Alarm at Growing Violence in Ukraine
The EU-Russia Civil Society Forum, of which the Netherlands Helsinki Committee is a member, is calling on the Ukrainian government to repeal recent repressive legislation and end its brutal response to the massive protests in the country. In a statement, the Forum’s Steering Committee expresses its great alarm at the growing violence in Ukraine and mourns the victims of the clashes. “A key factor in the latest upsurge of confrontation between the government and its critics has been a package of legislative amendments pushed through the Ukrainian parliament on January 16th, 2014, with an utter disregard for the parliamentary procedures and without any public consultations, and subsequently signed by the President of Ukraine on January 17th, 2014,” the statement says.
The full statement of the Steering Committee reads as follows:
The Steering Committee of the EU-Russia Civil Society Forum
calls for an end to violence and
for repealing of repressive laws in the Ukraine
23 January 2014
The Steering Committee of the EU-Russia Civil Society Forum (CSF) expresses its great alarm at the growing violence in Ukraine and mourns the victims of the clashes. A key factor in the latest upsurge of confrontation between the government and its critics has been a package of legislative amendments pushed through the Ukrainian parliament on January 16th, 2014, with an utter disregard for the parliamentary procedures and without any public consultations, and subsequently signed by the President of Ukraine on January 17th, 2014. We are particularly concerned not only about the way the new laws were adopted, but about their content, which undermines fundamental rights and freedoms that should be guaranteed in a democratic state and contradicts international obligations of Ukraine. Introducing such measures will have a long lasting impact on democracy in Ukraine and is a brutal response to massive, overwhelmingly peaceful protests that have been taking place in Ukraine since the end of November.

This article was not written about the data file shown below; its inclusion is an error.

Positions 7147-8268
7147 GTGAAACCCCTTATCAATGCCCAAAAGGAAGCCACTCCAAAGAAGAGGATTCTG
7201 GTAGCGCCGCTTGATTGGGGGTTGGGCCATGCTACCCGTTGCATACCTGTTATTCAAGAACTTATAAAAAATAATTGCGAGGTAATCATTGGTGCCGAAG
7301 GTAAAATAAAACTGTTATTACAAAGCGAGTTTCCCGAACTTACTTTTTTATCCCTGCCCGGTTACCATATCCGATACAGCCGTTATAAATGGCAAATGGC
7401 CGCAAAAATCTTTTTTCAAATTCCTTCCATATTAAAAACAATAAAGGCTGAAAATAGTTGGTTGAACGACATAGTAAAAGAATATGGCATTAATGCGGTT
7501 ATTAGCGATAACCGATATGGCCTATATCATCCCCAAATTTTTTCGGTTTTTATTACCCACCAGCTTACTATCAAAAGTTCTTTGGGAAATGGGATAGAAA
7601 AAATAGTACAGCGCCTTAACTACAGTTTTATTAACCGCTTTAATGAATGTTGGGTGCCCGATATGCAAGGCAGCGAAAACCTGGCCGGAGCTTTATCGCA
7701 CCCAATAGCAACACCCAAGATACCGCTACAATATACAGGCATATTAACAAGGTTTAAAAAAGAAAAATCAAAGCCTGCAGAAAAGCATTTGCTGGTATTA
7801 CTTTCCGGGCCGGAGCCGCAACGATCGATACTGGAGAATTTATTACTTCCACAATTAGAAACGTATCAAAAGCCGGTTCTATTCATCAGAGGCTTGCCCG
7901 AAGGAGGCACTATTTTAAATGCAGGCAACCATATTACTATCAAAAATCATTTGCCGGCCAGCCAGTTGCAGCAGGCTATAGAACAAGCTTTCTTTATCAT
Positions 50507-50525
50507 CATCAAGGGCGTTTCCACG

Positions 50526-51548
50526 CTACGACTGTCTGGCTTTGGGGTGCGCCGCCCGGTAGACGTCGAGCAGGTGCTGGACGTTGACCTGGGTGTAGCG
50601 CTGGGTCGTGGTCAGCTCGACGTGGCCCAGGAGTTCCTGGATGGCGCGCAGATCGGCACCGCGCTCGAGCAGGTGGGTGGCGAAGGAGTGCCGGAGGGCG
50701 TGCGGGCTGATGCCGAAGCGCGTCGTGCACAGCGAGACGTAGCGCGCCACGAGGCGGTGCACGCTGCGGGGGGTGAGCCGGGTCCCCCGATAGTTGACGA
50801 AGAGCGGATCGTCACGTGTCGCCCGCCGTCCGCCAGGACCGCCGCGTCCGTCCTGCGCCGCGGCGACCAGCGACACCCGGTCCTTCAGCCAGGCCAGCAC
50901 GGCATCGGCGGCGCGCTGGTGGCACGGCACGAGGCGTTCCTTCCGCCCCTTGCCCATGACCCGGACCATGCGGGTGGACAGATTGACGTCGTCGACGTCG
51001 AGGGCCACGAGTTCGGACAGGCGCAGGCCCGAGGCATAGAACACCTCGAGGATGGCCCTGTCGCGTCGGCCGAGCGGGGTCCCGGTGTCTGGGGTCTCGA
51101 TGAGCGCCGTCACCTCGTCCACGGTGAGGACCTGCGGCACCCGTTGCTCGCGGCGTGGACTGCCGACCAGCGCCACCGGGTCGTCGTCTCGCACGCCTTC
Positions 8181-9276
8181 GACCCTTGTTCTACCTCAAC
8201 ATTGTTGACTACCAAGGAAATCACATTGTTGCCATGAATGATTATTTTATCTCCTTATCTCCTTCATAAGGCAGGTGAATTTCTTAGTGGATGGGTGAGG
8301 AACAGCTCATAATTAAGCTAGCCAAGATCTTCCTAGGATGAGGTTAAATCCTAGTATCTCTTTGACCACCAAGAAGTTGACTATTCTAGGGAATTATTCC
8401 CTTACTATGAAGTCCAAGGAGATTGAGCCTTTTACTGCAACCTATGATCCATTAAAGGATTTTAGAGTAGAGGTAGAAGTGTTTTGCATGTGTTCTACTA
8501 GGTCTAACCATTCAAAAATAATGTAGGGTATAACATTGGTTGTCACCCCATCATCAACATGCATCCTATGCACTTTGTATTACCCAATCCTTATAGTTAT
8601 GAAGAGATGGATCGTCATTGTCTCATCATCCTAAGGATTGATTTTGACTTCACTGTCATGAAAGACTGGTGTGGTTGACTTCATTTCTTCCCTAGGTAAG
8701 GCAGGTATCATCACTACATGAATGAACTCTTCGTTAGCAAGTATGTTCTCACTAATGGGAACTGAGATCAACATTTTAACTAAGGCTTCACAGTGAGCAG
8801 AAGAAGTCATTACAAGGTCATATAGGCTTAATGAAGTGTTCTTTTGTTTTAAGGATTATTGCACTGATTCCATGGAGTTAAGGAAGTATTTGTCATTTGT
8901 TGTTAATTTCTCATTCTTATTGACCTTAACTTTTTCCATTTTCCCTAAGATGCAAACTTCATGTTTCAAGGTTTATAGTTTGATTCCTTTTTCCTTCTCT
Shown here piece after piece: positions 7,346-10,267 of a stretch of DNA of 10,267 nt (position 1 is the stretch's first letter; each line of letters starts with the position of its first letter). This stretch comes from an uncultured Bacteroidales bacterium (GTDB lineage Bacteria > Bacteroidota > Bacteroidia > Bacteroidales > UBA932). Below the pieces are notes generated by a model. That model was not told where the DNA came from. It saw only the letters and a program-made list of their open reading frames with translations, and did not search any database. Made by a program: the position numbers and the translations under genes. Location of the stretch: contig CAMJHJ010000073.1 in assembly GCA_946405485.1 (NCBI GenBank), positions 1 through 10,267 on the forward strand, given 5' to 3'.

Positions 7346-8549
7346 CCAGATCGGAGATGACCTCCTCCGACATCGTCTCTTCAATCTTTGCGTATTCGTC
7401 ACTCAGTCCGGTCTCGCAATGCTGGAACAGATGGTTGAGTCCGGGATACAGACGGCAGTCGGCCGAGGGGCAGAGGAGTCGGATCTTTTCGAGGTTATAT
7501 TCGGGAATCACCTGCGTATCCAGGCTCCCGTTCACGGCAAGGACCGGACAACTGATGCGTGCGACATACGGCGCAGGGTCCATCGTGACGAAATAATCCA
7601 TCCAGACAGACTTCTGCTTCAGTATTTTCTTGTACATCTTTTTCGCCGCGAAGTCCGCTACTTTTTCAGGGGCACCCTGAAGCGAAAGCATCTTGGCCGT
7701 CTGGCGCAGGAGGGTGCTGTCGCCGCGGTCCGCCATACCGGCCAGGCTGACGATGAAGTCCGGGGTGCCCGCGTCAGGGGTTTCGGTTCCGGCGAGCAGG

In particular, the new laws require Ukrainian non-governmental groups that receive funding from foreign sources and participate in “political activities” to register as “foreign agents.” They also criminalize libel, impose additional restriction on freedom of expression and the use of Internet, and introduce administrative and criminal penalties for a wide range of violations related to protest activities.
The “foreign agent” concept is blatantly modelled after Russian legislation introduced in 2012, which led to an unprecedented crackdown on many leading Russian NGOs, especially those which deal with human rights and public control of the authorities. The EU-Russia Civil Society Forum has repeatedly expressed its clear position that the Russian “foreign agents” law should be repealed and has urged the Russian authorities to enable unhindered operation of civil society organizations in accordance with international standards. Today, however, instead of changes in Russia, we see negative developments in Ukraine, where repressive laws are copy-pasted from Russia and are inspired by an authoritarian and nationalistic approach to civil society.